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Unsettled Waters at the Accommodation of Last Resort

In 2019, we are poised to learn where the Fourth Circuit stands on reassignment as an accommodation—an issue that has split the Circuits.

Increased Department of Labor Penalties for Labor Violations

The civil penalties assessed for violations of several labor statutes have increased, according to the United States Department of Labor (DOL). The increases became effective January 23, 2019 and are consistent with the DOL's obligations under the Inflation Adjustment Act, which requires an annual adjustment to the civil money penalty levels for inflation by January 15 each year.

Municipal Liability Under the ADA for Website Inaccessibility

Executive Summary: Many business owners have faced litigation under the Americans with Disabilities Act (ADA) by disabled individuals who claim the businesses’ websites are inaccessible. Now, many plaintiffs are turning their attention to municipalities and their websites.

How the Government Shutdown Impacts Employee Leave Requests

As of midnight December 21, 2018, 380,000 federal employees were placed on furlough. An additional 420,000 are considered “excepted” and have continued working without pay. Federal employers and employees should be aware of how the government shutdown impacts both paid time off requests as well as approved FMLA leaves.

Ninth Circuit Weighs in On Website Accessibility Obligations

Executive Summary: Lawsuits claiming business websites are not fully accessible to blind and visually impaired individuals continue to proliferate. Businesses often respond their websites are not required to comply with the Americans with Disabilities Act (ADA). Internet accessibility cases have begun making their way to the federal circuit courts, and the Ninth Circuit recently weighed in on the issue, holding that a pizza delivery company was required to ensure its website and mobile app are accessible as required by the ADA.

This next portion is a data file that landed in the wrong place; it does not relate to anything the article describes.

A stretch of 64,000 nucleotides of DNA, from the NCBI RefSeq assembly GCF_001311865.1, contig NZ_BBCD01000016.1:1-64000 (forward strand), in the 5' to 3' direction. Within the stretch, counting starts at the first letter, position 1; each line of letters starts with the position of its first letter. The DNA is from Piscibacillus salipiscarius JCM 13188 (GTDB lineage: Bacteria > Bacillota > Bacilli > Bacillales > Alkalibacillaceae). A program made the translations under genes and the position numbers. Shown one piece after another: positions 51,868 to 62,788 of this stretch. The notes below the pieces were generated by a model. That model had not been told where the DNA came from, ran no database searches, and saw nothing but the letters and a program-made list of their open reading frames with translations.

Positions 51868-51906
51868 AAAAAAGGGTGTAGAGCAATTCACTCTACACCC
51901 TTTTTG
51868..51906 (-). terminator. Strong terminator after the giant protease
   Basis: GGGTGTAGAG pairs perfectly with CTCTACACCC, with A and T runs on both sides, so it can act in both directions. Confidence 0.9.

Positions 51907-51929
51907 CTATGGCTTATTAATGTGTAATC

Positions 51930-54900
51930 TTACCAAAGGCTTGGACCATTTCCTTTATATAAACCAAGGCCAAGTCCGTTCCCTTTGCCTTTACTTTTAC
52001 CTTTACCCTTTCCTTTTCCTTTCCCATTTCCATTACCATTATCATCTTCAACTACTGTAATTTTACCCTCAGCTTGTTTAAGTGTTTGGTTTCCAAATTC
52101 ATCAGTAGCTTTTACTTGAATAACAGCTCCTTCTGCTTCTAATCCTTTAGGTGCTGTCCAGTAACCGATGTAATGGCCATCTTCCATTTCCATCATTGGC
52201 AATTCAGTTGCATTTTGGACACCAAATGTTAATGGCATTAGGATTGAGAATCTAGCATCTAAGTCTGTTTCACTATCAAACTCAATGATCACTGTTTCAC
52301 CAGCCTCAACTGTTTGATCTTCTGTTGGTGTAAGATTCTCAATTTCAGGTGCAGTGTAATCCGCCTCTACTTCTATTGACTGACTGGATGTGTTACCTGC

Federal Court of Appeals To Decide Whether Morbid Obesity Is An Impairment

We know that the ADAAA (Amendments Act of 2008) substantially altered the landscape for review of claims asserting a disability. But are employees still required to show some sort of disorder or impairment to state a claim? Is morbid obesity an impairment even if it is not tied to any underlying disorder? A case pending before the Seventh Circuit Court of Appeals is set to decide whether obesity is an impairment in and of itself under the ADAAA.

Indefinite Leave? A No-Go In The Federal Third Circuit!!

Indefinite leave is a thorn in the side of many employers. Oftentimes, employers have an employee out on leave who receives a doctor’s note that says the leave is indefinite. What is an employer to do? Sticking your head in the sand is certainly not recommended. The Third Circuit is one more Circuit to agree that indefinite leaves are not a reasonable accommodation.

Appellate Courts Agree: Regular, Reliable Attendance Is Essential Function of Most Jobs

Recent decisions from the Second, Fifth, and Eighth Circuit Courts of Appeals exemplify the growing consensus amongst courts that even employees with a disability are generally required to comply with company attendance policies. While employers may need to provide leave as a reasonable accommodation, many courts generally agree that regular, reliable attendance is an essential function of most jobs within the meaning of the Americans with Disabilities Act (“ADA”).

Employers Can Now Apply Online to Employ Workers With Disabilities at Subminimum Wages

Employers can now apply online for permission to employ workers with disabilities at subminimum wages instead of mailing in a paper application.

Employers Asserting “Essential Job Function” Defense Need a Clear Job Description.

Just a few months ago, we wrote about a case where a federal district court denied summary judgment to an employer who had asserted that attendance at work was an essential job function. The Court held that although regular attendance at work was set out in the job description, that was not enough to obtain summary judgment. In a slight twist, today we discuss a case in which the court focused on the adequacy of the job description itself and found it lacking. For that reason and others, it denied the employer’s motion for summary judgment.